Trojan hosts: the menace of invasive vertebrates as vectors of pathogens in the southern cone of South America.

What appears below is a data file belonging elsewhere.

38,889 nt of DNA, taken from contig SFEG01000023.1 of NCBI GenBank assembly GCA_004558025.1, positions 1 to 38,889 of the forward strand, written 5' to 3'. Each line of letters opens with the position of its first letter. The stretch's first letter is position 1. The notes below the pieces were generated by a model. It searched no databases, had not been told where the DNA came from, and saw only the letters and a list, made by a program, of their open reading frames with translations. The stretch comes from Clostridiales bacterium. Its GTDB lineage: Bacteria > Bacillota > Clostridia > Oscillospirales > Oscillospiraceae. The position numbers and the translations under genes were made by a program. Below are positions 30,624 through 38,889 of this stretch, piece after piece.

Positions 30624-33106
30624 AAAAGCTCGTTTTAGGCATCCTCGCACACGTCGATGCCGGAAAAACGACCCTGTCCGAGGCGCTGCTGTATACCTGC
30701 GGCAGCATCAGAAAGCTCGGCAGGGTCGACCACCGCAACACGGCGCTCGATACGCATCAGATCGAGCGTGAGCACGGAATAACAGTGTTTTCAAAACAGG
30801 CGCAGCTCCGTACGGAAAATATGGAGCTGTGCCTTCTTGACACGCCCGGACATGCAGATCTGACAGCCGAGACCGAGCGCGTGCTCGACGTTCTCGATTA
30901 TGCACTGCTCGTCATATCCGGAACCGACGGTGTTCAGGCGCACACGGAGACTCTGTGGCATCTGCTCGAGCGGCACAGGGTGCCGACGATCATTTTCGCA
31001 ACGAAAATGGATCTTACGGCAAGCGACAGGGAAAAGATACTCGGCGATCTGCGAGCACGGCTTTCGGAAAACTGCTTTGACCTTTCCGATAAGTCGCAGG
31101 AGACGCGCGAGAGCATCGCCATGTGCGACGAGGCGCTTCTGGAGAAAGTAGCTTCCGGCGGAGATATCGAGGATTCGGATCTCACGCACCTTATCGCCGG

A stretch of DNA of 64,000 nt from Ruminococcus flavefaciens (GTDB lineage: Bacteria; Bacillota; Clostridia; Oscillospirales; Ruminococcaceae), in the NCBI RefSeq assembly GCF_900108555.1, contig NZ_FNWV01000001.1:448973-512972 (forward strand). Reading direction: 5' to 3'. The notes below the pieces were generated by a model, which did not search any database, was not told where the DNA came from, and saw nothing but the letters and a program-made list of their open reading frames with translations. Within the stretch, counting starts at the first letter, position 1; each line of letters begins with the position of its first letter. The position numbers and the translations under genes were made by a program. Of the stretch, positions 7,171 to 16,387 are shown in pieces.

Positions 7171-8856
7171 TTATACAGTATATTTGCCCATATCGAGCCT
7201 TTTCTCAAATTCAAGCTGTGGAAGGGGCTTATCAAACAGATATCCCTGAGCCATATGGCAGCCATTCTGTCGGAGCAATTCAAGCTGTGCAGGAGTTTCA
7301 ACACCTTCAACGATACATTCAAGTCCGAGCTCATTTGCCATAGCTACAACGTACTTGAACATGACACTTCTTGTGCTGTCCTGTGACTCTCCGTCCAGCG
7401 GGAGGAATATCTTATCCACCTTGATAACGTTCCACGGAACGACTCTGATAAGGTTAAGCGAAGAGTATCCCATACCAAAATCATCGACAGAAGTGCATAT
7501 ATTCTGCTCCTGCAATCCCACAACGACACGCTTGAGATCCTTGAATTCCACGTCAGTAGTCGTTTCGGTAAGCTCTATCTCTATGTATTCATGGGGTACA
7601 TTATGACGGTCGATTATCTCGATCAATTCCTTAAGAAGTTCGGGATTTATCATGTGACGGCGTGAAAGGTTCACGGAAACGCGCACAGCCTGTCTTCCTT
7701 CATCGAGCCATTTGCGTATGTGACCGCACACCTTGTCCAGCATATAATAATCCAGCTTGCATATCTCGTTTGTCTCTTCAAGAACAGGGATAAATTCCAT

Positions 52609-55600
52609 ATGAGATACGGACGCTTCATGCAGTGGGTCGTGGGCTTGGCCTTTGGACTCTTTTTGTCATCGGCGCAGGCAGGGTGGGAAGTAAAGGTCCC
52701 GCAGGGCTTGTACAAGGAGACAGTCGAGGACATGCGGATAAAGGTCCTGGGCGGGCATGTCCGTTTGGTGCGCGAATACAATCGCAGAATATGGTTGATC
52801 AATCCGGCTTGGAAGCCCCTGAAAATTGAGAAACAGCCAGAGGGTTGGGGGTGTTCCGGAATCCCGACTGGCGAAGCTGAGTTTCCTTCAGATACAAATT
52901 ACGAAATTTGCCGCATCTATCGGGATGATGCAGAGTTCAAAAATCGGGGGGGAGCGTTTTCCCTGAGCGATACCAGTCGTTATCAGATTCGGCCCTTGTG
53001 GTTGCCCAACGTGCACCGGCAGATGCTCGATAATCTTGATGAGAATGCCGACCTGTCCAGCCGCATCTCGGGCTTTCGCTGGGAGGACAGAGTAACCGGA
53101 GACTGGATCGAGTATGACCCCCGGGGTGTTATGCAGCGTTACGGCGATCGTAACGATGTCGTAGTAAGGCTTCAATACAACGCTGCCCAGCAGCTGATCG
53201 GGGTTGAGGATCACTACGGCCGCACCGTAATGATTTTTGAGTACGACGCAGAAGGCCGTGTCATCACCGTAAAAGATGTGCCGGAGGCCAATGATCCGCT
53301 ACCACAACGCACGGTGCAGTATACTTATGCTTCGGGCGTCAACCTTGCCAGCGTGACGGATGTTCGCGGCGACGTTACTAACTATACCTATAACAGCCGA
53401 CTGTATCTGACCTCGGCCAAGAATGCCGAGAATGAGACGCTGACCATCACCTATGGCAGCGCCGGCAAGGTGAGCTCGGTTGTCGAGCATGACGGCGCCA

Invasive alien species (IAS) can act as vectors for the introduction of pathogens in ecosystems and their transmission to threatened native species (TNS), leading to biodiversity loss, population reductions and extinctions. We assessed pathogens potentially occurring in a set of IAS in the Southern Cone of South America and identified TNS potentially vulnerable to their effects. Also, we assessed how risk analysis systems proposed or adopted by national authorities in the study region value the importance of pathogens. We identified 324 pathogens in the selected IAS, which could potentially affect 202 TNS. Wild boar (Sus scrofa) was the IAS with the largest number of pathogens (91), followed by domestic dog (Canis familiaris) (62), red deer (Cervus elaphus) (58), rock dove (Columba livia) (37), American vison (Neovison vison) (18), European hare (Lepus europaeus) (17), common starling (Sturnus vulgaris) (12), common slider (Trachemys scripta) (6), and American bullfrog (Lithobates catesbeianus) (2). Most TNS were in the "vulnerable" IUCN category, followed by "endangered" and "critically endangered" species. Bacteria were the most frequently represented pathogens (112), followed by ectoparasites (78), viruses (69), protozoa and other (65). The direct effects of IAS on native wildlife are beginning to be addressed in South America, and their potential impact as pathogen spreaders to native wildlife has remained largely unexplored. Risk analysis systems associated with the introduction of IAS are scarce in this region. Although the existing systems contemplate hazard analyses for the co-introduction of pathogens, they underestimate the potential impact of diseases on TNS. Conservation efforts in the region would benefit from systems which give pathogen risk a relevant place, and from government agencies promoting targeted disease surveillance in IAS and wildlife.